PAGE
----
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Title:What it Means to be a Loser: Non-optimal Candidates in Optimality Theory
Authors:Andries W Coetzee
Comment:Ph.D. Dissertation, University of Massachusetts, Amherst
Abstract:ROA 687-0904

What it Means to be a Loser: Non-optimal Candidates in Optimality Theory

Andries W Coetzee

Direct link: http://roa.rutgers.edu/view.php3?roa=687

In this dissertation I propose a rank-ordering model of EVAL. This
model differs from classic OT as follows: In classic OT, EVAL
distinguishes the best candidate from the losers, but does not
distinguish between different losers. I argue that EVAL imposes a
harmonic rank-ordering on the complete candidate set, so that also the
losers are ordered relative to each other. I show how this model of
EVAL can account for non-categorical phenomena such as variation and
phonological processing.

Variation. In variation there is more than one pronunciation for a
single input. Grammar determines the possible variants and the relative
frequency of the variants. I argue that EVAL imposes a harmonic
rank-ordering on the entire candidate set, and that language users can
access more than the best candidate from this rank-ordering. However,
the accessibility of a candidate depends on its position in the
rank-ordering. The higher a candidate appears, the more often it will
be selected as output. The best candidate is then the most frequent
variant, the second best candidate the second most frequent variant,
etc. I apply this model to vowel deletion in Latvian and Portuguese,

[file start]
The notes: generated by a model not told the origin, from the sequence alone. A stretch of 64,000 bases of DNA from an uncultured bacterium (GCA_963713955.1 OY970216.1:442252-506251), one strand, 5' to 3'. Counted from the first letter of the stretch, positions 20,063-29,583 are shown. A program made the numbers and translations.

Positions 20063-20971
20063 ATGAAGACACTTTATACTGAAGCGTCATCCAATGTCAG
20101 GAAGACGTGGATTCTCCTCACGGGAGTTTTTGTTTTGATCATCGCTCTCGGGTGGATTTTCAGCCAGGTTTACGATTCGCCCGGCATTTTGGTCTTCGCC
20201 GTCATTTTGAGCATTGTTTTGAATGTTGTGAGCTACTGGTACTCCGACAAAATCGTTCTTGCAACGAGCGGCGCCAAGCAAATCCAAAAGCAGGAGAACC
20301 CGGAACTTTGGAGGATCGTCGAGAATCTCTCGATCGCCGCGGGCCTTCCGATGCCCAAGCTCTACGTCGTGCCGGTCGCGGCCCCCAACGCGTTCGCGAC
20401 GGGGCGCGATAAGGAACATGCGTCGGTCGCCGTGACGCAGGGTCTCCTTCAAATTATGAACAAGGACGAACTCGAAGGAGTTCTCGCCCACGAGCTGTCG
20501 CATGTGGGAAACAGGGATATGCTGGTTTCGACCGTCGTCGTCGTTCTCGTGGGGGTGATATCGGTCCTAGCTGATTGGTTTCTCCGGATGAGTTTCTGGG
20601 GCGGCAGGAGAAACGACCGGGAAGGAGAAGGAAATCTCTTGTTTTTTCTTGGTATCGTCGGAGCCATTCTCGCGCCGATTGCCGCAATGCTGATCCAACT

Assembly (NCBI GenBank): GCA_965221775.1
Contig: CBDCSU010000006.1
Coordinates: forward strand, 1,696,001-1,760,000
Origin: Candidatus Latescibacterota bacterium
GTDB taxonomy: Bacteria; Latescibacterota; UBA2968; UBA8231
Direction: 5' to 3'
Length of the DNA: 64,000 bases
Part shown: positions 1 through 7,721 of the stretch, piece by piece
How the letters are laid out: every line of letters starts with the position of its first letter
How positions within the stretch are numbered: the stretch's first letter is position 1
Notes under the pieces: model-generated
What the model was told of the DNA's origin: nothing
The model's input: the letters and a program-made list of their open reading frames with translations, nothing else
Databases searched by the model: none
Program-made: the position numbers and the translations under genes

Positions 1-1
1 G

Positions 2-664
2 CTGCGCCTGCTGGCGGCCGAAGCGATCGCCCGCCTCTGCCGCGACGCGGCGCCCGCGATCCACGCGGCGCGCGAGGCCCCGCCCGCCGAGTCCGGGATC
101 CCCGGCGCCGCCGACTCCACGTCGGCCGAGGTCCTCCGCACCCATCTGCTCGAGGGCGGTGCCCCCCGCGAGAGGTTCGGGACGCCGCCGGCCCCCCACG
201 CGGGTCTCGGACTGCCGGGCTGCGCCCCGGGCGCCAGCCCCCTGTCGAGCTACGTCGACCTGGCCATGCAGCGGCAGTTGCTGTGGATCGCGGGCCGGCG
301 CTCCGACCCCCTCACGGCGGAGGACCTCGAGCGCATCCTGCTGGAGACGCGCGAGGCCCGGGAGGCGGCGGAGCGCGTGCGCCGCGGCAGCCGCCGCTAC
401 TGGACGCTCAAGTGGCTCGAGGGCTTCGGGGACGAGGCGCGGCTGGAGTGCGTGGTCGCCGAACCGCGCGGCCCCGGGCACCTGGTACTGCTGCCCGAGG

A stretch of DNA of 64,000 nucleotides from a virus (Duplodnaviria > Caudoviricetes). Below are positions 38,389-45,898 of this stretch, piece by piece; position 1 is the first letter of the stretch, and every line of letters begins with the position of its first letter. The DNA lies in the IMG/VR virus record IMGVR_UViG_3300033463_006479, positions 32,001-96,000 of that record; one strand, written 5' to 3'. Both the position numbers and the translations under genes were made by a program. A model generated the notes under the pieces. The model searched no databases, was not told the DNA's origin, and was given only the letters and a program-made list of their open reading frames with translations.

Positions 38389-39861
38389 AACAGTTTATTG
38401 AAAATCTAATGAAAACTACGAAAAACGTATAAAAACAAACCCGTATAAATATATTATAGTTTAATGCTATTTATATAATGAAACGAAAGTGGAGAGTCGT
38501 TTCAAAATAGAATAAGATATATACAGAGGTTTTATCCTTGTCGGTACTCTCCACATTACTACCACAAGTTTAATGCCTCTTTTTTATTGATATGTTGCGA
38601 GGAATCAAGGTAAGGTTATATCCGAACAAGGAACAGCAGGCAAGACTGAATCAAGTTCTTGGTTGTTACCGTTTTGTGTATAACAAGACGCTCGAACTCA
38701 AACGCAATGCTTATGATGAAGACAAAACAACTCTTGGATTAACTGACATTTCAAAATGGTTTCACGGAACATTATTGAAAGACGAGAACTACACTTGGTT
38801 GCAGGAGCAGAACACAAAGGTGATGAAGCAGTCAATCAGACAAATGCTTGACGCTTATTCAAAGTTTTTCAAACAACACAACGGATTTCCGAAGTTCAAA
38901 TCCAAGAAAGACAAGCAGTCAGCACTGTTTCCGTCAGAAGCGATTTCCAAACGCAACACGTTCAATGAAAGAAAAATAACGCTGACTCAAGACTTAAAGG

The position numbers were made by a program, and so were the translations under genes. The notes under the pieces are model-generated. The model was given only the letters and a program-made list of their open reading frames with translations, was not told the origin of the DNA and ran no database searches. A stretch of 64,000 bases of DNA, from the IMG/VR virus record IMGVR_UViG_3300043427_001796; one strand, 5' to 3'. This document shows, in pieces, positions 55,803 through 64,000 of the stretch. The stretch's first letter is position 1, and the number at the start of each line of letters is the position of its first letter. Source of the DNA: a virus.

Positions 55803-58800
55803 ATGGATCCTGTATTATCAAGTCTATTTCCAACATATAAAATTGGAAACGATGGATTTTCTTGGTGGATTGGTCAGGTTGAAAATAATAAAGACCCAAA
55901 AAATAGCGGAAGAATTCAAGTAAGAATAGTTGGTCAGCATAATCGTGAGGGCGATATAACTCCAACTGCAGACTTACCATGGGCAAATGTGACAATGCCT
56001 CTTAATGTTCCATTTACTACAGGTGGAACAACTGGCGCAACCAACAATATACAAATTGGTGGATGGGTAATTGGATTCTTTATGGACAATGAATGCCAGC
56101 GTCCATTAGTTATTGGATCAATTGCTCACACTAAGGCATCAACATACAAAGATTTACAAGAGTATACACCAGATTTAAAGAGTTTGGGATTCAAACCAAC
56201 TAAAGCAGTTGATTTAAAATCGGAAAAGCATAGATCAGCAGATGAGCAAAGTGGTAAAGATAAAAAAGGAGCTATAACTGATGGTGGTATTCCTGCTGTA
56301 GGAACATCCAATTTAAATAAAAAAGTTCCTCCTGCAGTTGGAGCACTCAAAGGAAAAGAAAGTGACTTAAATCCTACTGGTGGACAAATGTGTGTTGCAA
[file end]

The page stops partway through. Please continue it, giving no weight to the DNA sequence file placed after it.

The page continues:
and to [t, d]-deletion in English.

Phonological processing. Language users rely on grammar in
word-likeness judgments and lexical decision tasks. The more
well-formed a non-word, the more wordlike language users will judge it
to be. A more well-formed a non-word is considered more seriously as a
possible word, and language users will be slower to reject it in a
lexical decision task. The rank-ordering model of EVAL accounts for
this as follows: EVAL compares non-words and imposes a rank-ordering on
them. The higher a non-word occurs in this rank-ordering, the more
well-formed it is. Therefore, the higher a non-word occurs, the more
word-like it will be judged to be, and the more slowly it will be
rejected in lexical decision tasks. I illustrate this by discussing
two sets of experiments on how grammar influences phonological
processing. The first set investigates the influence of the OCP on
processing in Hebrew, and the second the influence of a constraint on
[sCvC]-words in English.

Comments: Ph.D. Dissertation, UMass
Keywords: variation, processing, EVAL, lexical decision, wordlikeness, vowel deletion
Areas: Phonology, Formal Analysis, Psycholinguistics
Type: PhD Dissertation
Area/Keywords:Phonology, Formal Analysis, Psycholinguistics
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